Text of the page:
complementary sequences, triangular numbers, Fibonacci numbers
Kimberling, Clark
ck6 at evansville.edu
Fri Mar 26 14:49:08 CET 2004
He SeqFans,
In Neil Sloane's "Classic Sequences"
http://www.research.att.com/~njas/sequences/classic.html
there are some "partial complements" whose union is the whole
complement. For example, on page 1, the
Wythoff Array appears. Look at column 3; its complement, C, is the
ordered union of columns 4,5,6,...
The sequence (2,3,5,8,13,...) in row 1 is the "1st partial complement"
of C;
the sequence (7,11,18,29,47,...) in row 2 is the "2nd partial
complement" of C; and so on.
In "Classic Sequences," scroll down to "Other Links" and visit "Partial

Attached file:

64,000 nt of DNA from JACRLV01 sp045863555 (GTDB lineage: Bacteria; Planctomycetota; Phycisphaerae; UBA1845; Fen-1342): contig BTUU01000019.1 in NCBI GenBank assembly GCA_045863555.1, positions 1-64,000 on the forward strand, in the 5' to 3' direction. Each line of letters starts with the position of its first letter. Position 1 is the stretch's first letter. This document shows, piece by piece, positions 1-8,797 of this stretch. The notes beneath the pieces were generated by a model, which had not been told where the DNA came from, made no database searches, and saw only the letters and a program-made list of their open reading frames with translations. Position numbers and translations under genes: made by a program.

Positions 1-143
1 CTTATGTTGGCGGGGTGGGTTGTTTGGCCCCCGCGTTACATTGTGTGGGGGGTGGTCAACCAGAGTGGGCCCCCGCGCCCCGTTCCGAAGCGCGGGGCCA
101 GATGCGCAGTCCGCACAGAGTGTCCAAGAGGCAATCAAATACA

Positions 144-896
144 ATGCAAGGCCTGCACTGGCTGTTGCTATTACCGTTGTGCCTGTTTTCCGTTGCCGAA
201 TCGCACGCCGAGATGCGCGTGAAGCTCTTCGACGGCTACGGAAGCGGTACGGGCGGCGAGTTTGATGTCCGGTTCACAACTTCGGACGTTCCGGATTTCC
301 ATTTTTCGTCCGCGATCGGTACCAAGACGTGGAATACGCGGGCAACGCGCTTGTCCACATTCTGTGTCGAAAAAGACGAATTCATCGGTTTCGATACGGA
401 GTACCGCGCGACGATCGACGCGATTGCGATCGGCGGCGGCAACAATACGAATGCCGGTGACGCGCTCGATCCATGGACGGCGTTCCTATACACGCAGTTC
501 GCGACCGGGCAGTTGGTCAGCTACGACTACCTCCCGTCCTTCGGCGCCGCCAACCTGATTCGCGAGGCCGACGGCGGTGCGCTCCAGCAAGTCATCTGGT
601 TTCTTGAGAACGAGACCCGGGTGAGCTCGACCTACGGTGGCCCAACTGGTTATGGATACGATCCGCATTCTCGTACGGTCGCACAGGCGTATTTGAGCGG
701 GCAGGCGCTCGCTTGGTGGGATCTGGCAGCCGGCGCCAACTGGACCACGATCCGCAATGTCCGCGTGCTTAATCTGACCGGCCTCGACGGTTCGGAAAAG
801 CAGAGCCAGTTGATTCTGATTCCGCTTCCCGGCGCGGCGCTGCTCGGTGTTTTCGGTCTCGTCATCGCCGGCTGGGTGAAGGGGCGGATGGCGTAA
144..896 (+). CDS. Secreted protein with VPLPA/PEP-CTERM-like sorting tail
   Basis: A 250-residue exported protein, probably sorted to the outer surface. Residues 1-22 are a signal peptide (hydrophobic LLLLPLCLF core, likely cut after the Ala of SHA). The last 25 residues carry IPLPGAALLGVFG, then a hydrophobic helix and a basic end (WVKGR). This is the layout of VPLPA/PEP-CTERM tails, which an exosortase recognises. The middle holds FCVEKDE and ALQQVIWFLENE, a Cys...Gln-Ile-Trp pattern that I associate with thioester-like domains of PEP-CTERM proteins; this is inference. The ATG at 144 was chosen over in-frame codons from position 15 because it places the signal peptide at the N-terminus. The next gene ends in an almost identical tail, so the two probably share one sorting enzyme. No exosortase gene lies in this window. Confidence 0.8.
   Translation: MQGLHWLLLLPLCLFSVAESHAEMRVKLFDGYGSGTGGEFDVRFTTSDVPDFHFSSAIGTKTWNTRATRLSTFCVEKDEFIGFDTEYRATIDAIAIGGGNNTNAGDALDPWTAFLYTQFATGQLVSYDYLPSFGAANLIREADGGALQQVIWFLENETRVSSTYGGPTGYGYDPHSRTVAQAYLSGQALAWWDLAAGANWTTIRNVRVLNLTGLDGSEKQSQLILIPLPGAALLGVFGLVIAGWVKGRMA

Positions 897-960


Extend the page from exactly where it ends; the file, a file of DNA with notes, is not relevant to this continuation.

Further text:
Complements and Transposable
Dispersions" (that takes you to JIS, where you can scroll down to
Article 04.1.6) - or,
for the pdf, just click
http://www.math.uwaterloo.ca/JIS/VOL7/Kimberling/kimber67.pdf )
Section 1 of the article defines "ith partial complement" for i =
1,2,3,... The triangular numbers (and other
such sequences) are fixed points under certain mappings. John and I
kicked this ball downfield aways
but finally (p21) tossed up our hands and wrote "It is hoped that
someone will prove those conjectures."
(See the Abstract for a simple statement of the main conjecture.)
Clark Kimberling
_____________________________________________________
-----Original Message-----
From: benoit [mailto:abcloitre at wanadoo.fr]
Sent: Friday, March 26, 2004 12:03 AM
To: seqfan at ext.jussieu.fr
Subject: Re: In One Sequence Or Another (Non-Fibonacci)
There is also the complement of triangular numbers with a simple formula
and some properties :
http://www.research.att.com/projects/OEIS?Anum=A014132
Benoit Cloitre
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